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NC sees rise in car accidents involving deer during fall season

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TWC News: NC sees rise in car accidents involving deer during fall season
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RALEIGH — The fall season is a time for cooler temperatures, hunting season and also being on the lookout for deer crossing the road.

According to the Department of Transportation, the number of car accidents involving deer across the state is highest from October to December. Last year the state saw more than 200,000 car related accidents; less than 20,000 of those did not involve another vehicle or pedestrian.

"My uncle did once and the deer went through the windshield. The front of his car was all smashed. The hood actually had a hoofprint in the hood and the windshield was smashed as well," said Raleigh resident Alex McTighe.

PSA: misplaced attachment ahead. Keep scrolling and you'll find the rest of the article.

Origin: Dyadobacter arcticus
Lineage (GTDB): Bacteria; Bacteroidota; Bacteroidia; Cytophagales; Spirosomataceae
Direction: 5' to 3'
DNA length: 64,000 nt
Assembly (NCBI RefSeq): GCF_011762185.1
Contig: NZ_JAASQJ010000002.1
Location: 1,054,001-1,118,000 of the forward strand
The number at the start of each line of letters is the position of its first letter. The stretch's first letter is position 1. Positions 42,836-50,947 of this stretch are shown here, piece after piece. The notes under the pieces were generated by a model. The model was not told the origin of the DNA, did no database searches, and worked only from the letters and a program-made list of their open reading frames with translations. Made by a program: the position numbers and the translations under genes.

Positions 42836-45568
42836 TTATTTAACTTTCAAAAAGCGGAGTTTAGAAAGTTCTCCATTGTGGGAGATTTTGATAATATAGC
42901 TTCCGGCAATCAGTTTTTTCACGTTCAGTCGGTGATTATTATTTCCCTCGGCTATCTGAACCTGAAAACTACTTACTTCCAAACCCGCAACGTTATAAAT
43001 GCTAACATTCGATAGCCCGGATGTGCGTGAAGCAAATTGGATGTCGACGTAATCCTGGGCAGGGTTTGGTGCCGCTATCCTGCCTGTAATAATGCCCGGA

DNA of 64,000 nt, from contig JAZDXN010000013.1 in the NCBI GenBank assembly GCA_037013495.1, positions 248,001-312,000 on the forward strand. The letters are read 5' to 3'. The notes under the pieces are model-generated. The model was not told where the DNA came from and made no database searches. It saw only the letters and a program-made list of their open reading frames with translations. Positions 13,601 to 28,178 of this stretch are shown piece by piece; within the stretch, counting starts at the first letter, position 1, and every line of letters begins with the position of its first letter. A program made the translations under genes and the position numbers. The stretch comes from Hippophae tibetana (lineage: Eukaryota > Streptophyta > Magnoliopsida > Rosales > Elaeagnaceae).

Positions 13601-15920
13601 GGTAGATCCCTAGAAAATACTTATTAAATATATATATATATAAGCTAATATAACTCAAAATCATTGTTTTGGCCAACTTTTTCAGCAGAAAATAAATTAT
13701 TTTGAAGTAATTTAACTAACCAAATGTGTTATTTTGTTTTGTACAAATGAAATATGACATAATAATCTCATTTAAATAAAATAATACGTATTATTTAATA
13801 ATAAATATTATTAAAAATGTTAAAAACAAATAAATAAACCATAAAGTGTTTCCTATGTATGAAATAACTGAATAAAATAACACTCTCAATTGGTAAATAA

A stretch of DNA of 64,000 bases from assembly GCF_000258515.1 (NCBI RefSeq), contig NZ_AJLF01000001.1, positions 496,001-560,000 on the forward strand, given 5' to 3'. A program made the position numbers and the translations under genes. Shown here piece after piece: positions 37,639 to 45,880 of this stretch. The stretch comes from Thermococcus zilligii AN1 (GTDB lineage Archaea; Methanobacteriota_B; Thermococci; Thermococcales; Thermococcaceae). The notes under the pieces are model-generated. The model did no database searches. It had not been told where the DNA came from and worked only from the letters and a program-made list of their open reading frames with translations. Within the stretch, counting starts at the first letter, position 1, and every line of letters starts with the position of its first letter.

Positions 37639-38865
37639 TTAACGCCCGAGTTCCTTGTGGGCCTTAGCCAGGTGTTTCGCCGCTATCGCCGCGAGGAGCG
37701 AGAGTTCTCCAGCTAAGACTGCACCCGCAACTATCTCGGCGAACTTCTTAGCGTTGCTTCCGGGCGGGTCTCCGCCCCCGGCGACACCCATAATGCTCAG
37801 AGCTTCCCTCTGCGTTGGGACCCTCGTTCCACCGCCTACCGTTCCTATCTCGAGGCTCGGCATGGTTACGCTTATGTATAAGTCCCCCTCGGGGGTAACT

When it comes to a car versus a deer the damage can be costly.

"It does frame damage, radiator supports radiators. When it gets that much it all adds up and typically when you hit something from the front it does that sort of damage. Generally $2,000 to $5,000 if you want to put a price tag on it," said Maaco Collision repair estimator Sean Flint.

Across North Carolina last year, the number of animal-related crashes in Johnston County was 535, the fifth highest in the state. Ninety percent of them involved deer. Of the other counties who topped the list, none came close to Wake County which doubles Johnston at more than 1,000 crashes. According to DOT, more than half of those crashes happen between October and December.

"In Wake County you have so many people moving into the area taking away deer habitat with all the homes that are being built. So the deer have to move," said NC DOT Communications Officer Jerry Higgins.

However, Higgins said the driver shouldn't necessarily move if they encounter one.

"If you have a choice of swerving out of the way or having to actually just go through and you make contact with the deer it's been shown that you're better off making contact with the deer," said Higgins.

DOT statistics show deer accidents mostly happen between 6 p.m. and 9 p..m. near bridges and overpasses. Drivers are urged to drive with their high beams on and honk their horn if they see a deer approaching.

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